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Event Recap | Tribes Fest IV

Tribes Fest IV

The fourth annual Tribes Alehouse & Beer Company Fest (Tribes Fest IV) was for beer aficionados, as demonstrated by the abundance of guests adorned in craft-brewing shwag and who routinely engaged in beer-centric conversations. Don’t think of Tribes Fest IV as pretentious or snobby — that’s not even close. Instead, imagine enthusiastic, passionate, and nerdy beer lovers enjoying their hobby in the same manner car lovers enjoy car shows and roller coaster enthusiasts enjoy amusement parks. Tribes Fest IV offered tremendous fun, but also a place to revel in superbly crafted beer.

The breweries arrived to Tribes Fest IV from many parts of the nation, yet each brewery provided a well-informed beer pourer.

For instance, the first pour for me, from Coronado Brewing, was accompanied by a lengthy description of the beer and the brewing process. I didn’t have to ask because the explanation started the second I ordered the beer.

Lengthy conversations between brewers and drinkers never once threatened to hold up the line — what line?

A more personal beer experience would be tough to find.  It’s simple math, really. Roughly 150 people divided by 25 brewers equals six people for every brewer. Given that several beer lovers were drinking beer, wandering around or looking at their menus (or attending to nature), standing in line rarely occurred. Granted, I attended the morning session, but the afternoon session only allowed for a few a few more ticket sales resulting in something close to ten people per brewer, if that.  All in all, you probably enjoy less elbow room at a family dinner table during Thanksgiving than at the annual Tribes Fest.

Tribes Fest IV
Photo Credit: Mathew Powers


Each brewer arrived with a special, or pub-only, beer.

Many of the beers enjoyed at Tribes were not even sold locally in Chicago. That’s okay. Tribes Fest was not about pushing sales (not directly, at least), it was about showcasing breweries and having fun. You might even say brewers were showing off a bit, much to the delight of everyone’s palate.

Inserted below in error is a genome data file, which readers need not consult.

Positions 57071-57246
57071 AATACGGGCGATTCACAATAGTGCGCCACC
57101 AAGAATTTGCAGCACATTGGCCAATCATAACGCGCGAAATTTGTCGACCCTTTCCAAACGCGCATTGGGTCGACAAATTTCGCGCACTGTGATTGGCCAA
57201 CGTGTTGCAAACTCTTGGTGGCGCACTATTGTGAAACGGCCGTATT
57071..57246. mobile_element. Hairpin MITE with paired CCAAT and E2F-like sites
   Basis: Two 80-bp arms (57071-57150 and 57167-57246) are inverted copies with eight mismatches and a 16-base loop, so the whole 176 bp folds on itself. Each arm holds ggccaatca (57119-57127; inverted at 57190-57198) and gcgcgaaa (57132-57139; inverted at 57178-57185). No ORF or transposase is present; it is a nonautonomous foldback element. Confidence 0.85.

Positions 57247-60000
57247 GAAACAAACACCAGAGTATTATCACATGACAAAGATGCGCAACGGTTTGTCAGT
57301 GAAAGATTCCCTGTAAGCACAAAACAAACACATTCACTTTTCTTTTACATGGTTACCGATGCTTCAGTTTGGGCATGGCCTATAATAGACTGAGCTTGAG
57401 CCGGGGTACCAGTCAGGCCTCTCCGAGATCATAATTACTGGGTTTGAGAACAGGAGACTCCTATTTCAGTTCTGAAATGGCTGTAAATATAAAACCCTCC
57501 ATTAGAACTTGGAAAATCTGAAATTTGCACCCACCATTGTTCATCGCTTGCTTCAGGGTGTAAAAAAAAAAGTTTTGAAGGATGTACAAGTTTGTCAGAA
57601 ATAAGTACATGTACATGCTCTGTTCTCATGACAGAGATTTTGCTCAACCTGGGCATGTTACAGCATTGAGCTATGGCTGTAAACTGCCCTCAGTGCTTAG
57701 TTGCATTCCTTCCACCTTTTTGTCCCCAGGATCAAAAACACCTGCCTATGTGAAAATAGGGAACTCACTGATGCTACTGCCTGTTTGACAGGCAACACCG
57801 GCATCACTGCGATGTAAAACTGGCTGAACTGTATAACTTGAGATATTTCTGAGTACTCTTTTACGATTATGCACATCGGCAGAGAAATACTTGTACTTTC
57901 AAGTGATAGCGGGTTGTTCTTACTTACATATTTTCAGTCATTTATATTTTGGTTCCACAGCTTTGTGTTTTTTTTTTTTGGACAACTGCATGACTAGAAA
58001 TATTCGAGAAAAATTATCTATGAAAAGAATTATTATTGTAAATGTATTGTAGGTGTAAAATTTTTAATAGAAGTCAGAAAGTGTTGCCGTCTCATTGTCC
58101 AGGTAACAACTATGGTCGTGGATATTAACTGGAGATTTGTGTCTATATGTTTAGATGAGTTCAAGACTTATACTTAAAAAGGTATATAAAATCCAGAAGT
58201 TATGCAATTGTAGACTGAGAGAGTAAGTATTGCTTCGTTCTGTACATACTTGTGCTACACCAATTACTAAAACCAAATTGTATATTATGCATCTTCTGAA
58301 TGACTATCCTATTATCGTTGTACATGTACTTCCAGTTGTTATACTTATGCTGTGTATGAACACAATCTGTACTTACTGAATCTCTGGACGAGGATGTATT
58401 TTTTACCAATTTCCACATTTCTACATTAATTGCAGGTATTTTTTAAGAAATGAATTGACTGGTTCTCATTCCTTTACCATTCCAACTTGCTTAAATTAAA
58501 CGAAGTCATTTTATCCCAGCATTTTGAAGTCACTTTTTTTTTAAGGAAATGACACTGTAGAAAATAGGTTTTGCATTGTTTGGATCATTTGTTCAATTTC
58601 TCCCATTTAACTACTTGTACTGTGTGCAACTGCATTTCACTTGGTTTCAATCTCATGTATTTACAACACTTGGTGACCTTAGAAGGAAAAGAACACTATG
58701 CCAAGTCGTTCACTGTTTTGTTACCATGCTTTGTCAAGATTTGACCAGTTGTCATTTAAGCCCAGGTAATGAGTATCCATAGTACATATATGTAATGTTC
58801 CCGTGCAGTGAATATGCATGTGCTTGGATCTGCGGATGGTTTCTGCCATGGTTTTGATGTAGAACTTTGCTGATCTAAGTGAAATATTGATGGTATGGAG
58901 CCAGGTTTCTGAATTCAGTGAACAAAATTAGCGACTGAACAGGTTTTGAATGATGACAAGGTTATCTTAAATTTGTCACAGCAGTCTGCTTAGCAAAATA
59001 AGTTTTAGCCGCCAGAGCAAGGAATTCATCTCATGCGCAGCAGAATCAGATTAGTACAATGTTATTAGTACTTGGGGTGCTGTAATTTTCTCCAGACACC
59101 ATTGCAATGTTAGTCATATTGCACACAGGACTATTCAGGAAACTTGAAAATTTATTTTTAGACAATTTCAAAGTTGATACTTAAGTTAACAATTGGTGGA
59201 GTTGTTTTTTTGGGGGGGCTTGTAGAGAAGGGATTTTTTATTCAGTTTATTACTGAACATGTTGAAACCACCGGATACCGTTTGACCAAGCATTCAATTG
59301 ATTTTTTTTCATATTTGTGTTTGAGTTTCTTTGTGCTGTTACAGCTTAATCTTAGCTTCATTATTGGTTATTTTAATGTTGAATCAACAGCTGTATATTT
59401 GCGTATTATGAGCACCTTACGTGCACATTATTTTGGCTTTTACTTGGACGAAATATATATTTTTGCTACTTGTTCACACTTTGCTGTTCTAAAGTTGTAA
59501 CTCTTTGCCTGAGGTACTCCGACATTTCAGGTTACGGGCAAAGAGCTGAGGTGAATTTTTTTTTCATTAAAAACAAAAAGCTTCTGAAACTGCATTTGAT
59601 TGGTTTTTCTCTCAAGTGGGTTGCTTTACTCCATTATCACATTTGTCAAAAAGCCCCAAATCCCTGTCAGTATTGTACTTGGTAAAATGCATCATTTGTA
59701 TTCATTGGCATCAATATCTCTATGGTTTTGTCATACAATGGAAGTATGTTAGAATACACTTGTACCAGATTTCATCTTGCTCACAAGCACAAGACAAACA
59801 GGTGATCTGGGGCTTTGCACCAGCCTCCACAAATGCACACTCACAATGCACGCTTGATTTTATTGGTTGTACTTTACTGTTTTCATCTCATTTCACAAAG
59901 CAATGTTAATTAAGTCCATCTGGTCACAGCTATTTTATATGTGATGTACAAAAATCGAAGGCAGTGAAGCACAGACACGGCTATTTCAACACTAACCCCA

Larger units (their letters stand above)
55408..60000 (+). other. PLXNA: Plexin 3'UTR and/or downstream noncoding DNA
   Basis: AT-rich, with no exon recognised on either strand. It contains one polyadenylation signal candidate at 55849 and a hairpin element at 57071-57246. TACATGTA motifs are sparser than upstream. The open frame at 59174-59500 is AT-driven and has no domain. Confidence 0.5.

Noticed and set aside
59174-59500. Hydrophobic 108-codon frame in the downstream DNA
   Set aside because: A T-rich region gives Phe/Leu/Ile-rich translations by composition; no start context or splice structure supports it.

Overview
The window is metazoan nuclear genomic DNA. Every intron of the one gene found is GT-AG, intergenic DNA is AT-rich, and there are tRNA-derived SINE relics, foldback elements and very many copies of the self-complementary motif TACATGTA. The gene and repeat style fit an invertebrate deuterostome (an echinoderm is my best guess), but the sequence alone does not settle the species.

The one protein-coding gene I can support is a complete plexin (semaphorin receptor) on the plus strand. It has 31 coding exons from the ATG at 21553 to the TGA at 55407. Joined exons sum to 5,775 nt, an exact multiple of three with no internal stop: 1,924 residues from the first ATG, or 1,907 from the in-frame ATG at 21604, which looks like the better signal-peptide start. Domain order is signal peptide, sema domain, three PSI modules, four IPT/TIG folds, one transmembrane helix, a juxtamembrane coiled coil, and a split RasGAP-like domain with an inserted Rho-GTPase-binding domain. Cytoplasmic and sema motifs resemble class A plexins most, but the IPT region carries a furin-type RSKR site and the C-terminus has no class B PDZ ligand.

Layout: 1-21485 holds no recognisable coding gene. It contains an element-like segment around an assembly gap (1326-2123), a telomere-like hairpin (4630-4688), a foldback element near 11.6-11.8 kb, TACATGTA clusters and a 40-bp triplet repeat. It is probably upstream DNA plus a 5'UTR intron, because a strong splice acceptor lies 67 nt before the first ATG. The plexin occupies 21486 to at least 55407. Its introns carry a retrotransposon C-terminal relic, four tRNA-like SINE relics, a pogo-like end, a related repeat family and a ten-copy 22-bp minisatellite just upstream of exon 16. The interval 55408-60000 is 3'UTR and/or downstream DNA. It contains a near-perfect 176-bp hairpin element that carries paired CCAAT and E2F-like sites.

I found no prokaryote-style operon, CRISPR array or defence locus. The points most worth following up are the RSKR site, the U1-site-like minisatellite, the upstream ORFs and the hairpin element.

I never once tasted a bad beer.

Heck, I never even had a beer that was average. In fact, the collection of brewing all-stars serving impeccable beers prevents any possibility of declaring any favorites. So, instead, here are a five observations from Tribes Fest IV.

  • American crafted sours are no longer new or experimental. Brewers have found their groove within this brewing genre. From fruity to dry-hopped, each one was astoundingly tasty.
  • Brewers have mastered the art of making porters light and refreshing while simultaneously robust in flavor. Skill or witchcraft? You decide.
  • German and Central European brewing styles are not a fad or something to sell during the summer. Brewers are proud of them, and they love to talk about it (for a long time).
  • Brewers love visiting other breweries. Quick, someone tell them they are competitors.
  • Michigan’s Short’s Brewing Company has the best display I’ve ever seen at a fest. (See pic).
Tribes Fest IV - Shorts Brewing Tent
Short’s Brewing – Photo Credit: Mathew Powers

Tribes Ale Fest easily gets an A+.

As a beer writer that routinely attends fests and special brewing events, I have never personally been more gratified to attend an event than this one. It’s worth every penny, and then some. Kudos to Tribes Alehouse and Grill for hosting, (and providing their own great beer!), the dedicated brewers who attended and the beer-loving patrons who know how to balance geekiness with lighthearted, summer-beer-drinking fun.

If you don’t believe me, check out this picture of the crew from Chicago’s Metropolitan Brewing… they seemed to be enjoying themselves. Cheers!

Tribes Fest IV - Metropolitan Brewing
Metropolitan Brewing (Chicago) – Photo Credit: Mathew Powers


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